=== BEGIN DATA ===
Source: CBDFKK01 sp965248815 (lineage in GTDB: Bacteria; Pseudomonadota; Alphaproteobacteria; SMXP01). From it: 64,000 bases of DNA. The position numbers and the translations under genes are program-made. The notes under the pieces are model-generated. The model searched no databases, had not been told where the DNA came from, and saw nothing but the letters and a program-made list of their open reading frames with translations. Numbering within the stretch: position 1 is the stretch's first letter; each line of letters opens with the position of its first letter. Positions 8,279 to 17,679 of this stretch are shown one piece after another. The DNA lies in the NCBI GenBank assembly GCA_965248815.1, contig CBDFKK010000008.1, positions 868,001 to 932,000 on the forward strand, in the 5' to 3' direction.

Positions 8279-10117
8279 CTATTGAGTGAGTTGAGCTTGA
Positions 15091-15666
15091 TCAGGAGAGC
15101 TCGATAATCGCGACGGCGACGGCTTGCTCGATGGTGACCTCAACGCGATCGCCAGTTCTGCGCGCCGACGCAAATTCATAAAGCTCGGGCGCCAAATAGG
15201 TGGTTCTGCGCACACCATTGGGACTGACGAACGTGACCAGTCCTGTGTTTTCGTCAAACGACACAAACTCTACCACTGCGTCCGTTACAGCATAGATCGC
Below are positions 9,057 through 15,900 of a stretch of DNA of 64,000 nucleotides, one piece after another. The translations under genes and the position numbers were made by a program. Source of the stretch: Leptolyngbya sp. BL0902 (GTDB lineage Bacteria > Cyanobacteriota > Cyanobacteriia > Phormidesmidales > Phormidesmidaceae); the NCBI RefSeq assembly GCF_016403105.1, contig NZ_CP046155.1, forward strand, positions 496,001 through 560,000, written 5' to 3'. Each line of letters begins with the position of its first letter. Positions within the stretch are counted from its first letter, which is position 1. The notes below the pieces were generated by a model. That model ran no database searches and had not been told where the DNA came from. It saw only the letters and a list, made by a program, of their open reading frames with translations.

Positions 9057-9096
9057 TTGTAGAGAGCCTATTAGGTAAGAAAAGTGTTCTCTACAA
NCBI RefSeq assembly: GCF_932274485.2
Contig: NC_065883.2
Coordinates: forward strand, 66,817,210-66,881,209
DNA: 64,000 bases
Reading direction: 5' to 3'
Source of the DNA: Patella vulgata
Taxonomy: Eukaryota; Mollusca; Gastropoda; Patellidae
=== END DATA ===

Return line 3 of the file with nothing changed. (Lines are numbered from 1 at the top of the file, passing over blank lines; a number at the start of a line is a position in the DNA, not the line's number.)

8279 CTATTGAGTGAGTTGAGCTTGA